The thing that bewildered me the most about depression before going to therapy for a while was the disorientating peaks and troughs. I remember having breakfast with a friend during the lowest point of my first spiral and telling him how I was feeling. He told me ardently, urgently, that things do get better, no matter how empty I was feeling at the time. And I remember looking at him dead in the eyes and not believing a word that he said. I remember thinking that things could never get better, that he couldn’t understand. But here I am now. He was right.

Liberty Martin is a junior majoring in comparative literature and trying to get her degree before her degree gets her. All jokes aside, she’s really enjoying life right now while living with depression because of therapy and some lifestyle changes, and she would like to specially thank CPS for all their help. If you can relate to any of the issues she’s experienced or simply want to talk about mental health please look at the directory of on-campus mental health resources here. Please contact 1-800-273-8255 for resources and information about suicide prevention. Also feel free to reach out to reach out to Liberty via email at lm3299@columbia.edu or Twitter at @libertytaking. View from the Seven runs alternate Mondays.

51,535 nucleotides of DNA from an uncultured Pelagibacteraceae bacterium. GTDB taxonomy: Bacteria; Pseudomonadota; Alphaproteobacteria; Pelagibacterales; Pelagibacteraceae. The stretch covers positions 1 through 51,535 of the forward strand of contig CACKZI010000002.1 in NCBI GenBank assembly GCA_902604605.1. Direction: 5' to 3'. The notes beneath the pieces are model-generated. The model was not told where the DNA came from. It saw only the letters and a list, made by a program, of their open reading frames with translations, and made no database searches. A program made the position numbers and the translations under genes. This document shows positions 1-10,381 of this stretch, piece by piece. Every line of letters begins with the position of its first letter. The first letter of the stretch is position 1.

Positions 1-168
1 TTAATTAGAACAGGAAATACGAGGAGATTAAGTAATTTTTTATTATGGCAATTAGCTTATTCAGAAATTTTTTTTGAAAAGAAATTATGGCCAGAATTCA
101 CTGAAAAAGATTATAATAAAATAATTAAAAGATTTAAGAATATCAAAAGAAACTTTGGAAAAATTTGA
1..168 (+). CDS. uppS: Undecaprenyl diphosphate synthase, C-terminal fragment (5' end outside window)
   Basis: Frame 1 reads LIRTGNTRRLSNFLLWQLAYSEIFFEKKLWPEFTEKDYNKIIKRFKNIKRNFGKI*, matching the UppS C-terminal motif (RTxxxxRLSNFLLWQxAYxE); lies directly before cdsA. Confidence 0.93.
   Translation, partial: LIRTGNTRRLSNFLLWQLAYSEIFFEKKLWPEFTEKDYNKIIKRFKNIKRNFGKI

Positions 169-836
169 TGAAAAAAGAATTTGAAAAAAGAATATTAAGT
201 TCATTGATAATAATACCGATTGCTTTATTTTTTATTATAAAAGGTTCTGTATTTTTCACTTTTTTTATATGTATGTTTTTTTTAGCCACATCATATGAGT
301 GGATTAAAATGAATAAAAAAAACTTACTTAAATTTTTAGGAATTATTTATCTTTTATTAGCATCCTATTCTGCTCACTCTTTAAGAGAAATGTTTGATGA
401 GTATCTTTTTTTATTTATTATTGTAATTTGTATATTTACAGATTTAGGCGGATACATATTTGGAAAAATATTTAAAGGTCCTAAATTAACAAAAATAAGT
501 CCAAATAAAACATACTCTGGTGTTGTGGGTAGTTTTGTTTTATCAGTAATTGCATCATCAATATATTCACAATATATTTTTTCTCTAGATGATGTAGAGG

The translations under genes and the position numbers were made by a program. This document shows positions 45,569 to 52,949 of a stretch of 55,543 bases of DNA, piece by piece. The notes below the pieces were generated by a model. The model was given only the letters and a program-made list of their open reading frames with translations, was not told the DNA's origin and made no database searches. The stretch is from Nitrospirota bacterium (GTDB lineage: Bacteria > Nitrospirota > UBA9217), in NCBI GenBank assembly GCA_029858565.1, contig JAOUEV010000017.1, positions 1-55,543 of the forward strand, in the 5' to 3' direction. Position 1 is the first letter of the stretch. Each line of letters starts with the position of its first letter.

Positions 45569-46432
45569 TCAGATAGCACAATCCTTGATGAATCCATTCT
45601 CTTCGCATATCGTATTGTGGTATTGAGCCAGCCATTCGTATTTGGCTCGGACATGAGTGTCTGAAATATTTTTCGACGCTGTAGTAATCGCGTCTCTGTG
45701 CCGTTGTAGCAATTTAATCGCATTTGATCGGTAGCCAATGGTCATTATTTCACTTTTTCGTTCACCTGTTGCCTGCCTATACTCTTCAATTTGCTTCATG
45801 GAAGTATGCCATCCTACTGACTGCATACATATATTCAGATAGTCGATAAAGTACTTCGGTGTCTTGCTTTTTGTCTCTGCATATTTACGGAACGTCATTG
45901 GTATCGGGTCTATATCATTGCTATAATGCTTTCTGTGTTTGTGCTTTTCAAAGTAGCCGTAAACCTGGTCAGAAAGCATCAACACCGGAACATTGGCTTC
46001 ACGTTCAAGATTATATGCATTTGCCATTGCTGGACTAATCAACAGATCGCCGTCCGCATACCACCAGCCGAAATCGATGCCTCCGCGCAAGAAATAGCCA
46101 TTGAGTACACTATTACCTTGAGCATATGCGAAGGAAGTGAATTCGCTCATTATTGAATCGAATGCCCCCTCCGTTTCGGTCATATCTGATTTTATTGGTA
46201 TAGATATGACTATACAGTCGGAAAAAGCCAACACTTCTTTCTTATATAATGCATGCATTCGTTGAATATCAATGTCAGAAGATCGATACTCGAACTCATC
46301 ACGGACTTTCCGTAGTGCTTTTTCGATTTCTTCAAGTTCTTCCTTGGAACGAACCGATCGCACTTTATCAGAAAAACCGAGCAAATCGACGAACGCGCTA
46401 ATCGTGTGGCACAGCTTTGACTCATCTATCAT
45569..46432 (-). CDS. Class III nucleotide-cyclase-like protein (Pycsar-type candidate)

To respond to this column, or to submit an op-ed, contact opinion@columbiaspectator.com.